Happy birthday, Samuel Beckett!

0 Posted by - April 13, 2012 - Blog

Samuel Beckett, line drawing by Guillermo Contreras

The brilliant Irish playwright, novelist and poet would have been 106, today. Known widely for his absurdist plays and novels, Beckett received the Nobel prize for literature in 1969. Later in life, he wrote for radio and television. He is remembered today for his sustained attack on realist drama and literature, a rejection of plot conventions and unities of time and place in favour of self-consciously bizarre meditations of the difficulties of the human condition.

He died in 1989.

Bibliography

Fiction
Dream of Fair to Middling Women (1932)
Murphy (1938)
Written in English and later translated by Beckett into French.
Mercier and Camier (1946)
Watt (1953)
Written circa 1943, published 1953, and translated into French in 1968.
Molloy (1951)
Malone Meurt (1951: translated as Malone Dies, 1956)
L’Innomable (The Unnameable, 1953)
Comment C’est (1961: translated as How It Is, 19–)
Company (1980)
Ill Seen Ill Said (1982)
Worstward Ho (1983)

Short Stories & Short Prose
Assumption (1929)
Sedendo et Quiescendo (1932)
Text (1932)
A Case in a Thousand (1934)
More Pricks Than Kicks (1934)
Includes the stories: Dante and the Lobster, Fingal, Ding-Dong, A Wet Night, Love and Lethe, Walking Out, What a Misfortune, The Smeraldina’s Billet Doux, Yellow & Draff.
Nouvelles et Textes pour rien (1945-50: translated as Stories and Texts for Nothing)
Includes the stories: L’Expulsé (The Expelled), Le Calamant (The Calmative), Le Fin (the End), and Textes pour rien I-XIII (Texts for Nothing I-XIII).
Premier Amour (1945: translated as First Love, 1973)
From an Abandoned Work (1954-55)
L’Image (1958: translated as The Image)
All Strange Away (1963-64)
Imagination Morte Imaginez (1965: translated as Imagination Dead Imagine, 1966)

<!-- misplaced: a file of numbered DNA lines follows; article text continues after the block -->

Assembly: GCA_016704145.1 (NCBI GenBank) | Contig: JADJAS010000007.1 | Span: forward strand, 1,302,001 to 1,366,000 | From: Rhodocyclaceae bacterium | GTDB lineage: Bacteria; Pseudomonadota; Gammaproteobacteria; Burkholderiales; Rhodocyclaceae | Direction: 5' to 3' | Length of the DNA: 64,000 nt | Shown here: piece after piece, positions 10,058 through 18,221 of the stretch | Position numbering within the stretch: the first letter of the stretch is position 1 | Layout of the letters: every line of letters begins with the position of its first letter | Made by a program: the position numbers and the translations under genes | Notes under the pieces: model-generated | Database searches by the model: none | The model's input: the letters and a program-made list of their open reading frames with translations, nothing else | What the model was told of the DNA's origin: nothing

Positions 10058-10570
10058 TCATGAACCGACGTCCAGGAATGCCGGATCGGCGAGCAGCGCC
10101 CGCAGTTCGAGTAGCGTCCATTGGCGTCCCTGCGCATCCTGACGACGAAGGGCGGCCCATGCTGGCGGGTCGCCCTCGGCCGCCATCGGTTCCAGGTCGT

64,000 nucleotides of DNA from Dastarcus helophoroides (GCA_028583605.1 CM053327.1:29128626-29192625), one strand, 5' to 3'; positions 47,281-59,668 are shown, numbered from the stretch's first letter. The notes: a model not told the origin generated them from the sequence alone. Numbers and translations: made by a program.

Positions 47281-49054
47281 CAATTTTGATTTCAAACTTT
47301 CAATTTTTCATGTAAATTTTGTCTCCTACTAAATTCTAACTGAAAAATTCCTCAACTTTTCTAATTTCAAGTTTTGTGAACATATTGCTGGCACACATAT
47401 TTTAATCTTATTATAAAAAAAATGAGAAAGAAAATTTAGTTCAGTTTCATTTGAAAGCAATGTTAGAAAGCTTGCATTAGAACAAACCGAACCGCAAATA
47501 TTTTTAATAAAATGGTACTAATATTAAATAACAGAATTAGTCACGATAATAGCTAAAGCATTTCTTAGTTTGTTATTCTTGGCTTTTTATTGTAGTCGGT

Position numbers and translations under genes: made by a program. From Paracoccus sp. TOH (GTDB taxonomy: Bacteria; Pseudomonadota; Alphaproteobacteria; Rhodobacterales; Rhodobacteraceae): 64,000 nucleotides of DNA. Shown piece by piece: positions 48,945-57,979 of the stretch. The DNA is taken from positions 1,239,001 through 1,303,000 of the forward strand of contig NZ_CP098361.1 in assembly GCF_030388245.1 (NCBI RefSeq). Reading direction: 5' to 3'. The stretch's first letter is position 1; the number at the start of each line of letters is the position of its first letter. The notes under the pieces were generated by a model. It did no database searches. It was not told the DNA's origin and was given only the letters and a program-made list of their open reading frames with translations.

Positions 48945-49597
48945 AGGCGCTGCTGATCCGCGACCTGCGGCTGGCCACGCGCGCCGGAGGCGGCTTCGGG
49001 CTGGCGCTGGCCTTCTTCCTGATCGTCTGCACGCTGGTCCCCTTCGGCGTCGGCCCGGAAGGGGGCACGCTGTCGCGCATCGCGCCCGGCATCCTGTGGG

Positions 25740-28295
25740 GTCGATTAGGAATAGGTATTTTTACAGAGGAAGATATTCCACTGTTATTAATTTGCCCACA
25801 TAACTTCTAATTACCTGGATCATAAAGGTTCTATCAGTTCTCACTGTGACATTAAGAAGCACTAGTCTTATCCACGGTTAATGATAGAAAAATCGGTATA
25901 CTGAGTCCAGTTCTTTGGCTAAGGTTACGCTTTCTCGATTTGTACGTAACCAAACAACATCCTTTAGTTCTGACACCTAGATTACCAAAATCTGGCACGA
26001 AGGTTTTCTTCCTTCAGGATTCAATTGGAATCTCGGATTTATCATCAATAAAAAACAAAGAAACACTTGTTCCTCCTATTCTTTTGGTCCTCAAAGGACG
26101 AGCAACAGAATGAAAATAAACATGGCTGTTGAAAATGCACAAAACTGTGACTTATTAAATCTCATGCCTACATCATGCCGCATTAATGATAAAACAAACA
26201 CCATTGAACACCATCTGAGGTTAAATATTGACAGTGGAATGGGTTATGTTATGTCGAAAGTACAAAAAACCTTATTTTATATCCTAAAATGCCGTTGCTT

Assez (1966: translated as Enough, 1974)
Bing (1966: translated as Ping, 1974)
Sans (1969: translated as Lessness, 1969)
Le dépeupleue (1966: translated as The Lost Ones, 1970)
Fizzles (1973-75)
Heard in the Dark 1
Heard in the Dark 2
One Evening
As the story was told (1973)
La falaise (1975; translated as The Cliff)
Stirrings Still (1988)

Plays for the Stage
En attendant Godot (1952: translated as Waiting for Godot, 1953)
Fin de partie (1957: translated as Endgame, 1958)
Acte sans Paroles (Act Without Words I, 1957)
Acte sans Paroles II (Act Without Words II, 1957)
Krapp’s Last Tape (1958)
Happy Days (1961: translated as Oh les beaux jours)
Play (1963)
Play has one of the most confusing linguistic histories of any of Beckett’s works. Although it was first written in English in late1962 and early 1963, Play was first published in German as Spiel in the journal Theater Heute in July 1963, and even its first performance was German, in 1963, at the Ulmer Theater, Ulm-Donau. Faber and Faber published Play in English for the first time in 1964.
Come and Go (1966)
Breath (1968)
Not I (1973)
Written in English in 1972.
Footfalls (1976)
That Time (1976)
Written in English in 1974-75.
Rough for Theatre I (1976)
Rough for Theatre II (1976)
Ohio Impromptu (1981)
Rockaby (1981)
Written in English in 1980, commissioned by the State University of New York at Buffalo.
What Where (1984)
Catastrophe (1984)
Dedicated to Vaclav Havel.

Plays for Radio
All That Fall (1957)
Embers (1959)
Rough for Radio I (1961: published in English as Sketch for Radio Play, 1976)
Rough for Radio II (1961: published in English as Rough for Radio in 1976)
Words and Music (1961)
Cascando (1963)
The Old Tune (1963)

Plays for Film and Television
Film (1967)
Written in 1963 and filmed in the summer of 1964 in New York.
Eh Joe (1967)
Ghost Trio (1976)
Written in English in 1975.
…but the clouds… (1977)
Written in English in 1976.
Nacht und Träume (1982)
Quad (1984)

Poetry
Collected Poems 1930-1978 (1999)

Critical Writings
Proust (1931)
Disjecta: Miscellaneous Writings and a Dramatic Fragment (1983)

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